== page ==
This article contributes to the history of settler colonial relations in early New England by revealing previously missed allusions in Thomas Morton's May Day poem. I uncover references to Captain Robert Gorges and the Council for New England that provide new information about the colonial history of Massachusetts from 1624 to 1627. I also demonstrate how Morton wrote his poem not only as a critique of Puritan colonial ambitions, but also as a defense of his own cavalier form of settler colonialism. In contrast to the typological and isolationist practices of the "moles" at New Plymouth, Morton encourages social and sexual relations with the Wampanoags in his May Day poem to promote an aristocratic and cavalier future for America. Morton poetically fashions himself a colonial Proteus, uniquely capable of adapting to the American landscape and husbanding the First Peoples in a way the Pilgrims never could.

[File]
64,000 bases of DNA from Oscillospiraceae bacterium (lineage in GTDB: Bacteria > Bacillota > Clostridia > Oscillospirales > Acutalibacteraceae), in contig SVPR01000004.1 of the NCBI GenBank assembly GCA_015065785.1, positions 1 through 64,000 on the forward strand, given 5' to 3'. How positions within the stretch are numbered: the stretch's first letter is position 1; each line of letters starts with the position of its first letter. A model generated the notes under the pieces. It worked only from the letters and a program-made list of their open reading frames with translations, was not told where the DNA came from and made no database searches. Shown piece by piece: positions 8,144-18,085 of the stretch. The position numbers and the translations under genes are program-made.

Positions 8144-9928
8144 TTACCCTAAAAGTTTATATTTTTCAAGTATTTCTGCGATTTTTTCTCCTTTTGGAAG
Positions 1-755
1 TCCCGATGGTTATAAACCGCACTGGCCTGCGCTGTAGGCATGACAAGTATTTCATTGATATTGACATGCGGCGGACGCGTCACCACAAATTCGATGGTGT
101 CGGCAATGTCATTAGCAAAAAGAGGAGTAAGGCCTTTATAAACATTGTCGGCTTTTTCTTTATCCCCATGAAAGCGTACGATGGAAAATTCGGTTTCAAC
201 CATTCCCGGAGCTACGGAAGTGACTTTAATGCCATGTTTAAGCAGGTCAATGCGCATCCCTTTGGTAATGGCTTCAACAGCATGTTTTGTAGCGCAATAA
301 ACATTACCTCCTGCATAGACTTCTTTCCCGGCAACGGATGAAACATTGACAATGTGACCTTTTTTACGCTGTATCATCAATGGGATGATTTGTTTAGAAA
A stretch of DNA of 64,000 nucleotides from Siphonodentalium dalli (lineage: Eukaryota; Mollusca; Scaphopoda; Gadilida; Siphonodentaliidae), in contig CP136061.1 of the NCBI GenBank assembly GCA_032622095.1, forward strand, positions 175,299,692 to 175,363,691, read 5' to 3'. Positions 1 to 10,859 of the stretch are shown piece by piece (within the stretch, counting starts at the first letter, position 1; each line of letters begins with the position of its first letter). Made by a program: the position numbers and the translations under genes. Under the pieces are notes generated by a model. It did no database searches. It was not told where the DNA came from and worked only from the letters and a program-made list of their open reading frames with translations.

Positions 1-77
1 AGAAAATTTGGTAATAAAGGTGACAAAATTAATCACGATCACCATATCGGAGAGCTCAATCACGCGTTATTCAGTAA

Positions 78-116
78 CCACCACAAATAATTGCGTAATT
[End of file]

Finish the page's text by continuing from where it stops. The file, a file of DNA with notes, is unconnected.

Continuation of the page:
Additional Information

Print ISSN
pp. 373-394
Launched on MUSE
Open Access
Back To Top

This website uses cookies to ensure you get the best experience on our website. Without cookies your experience may not be seamless.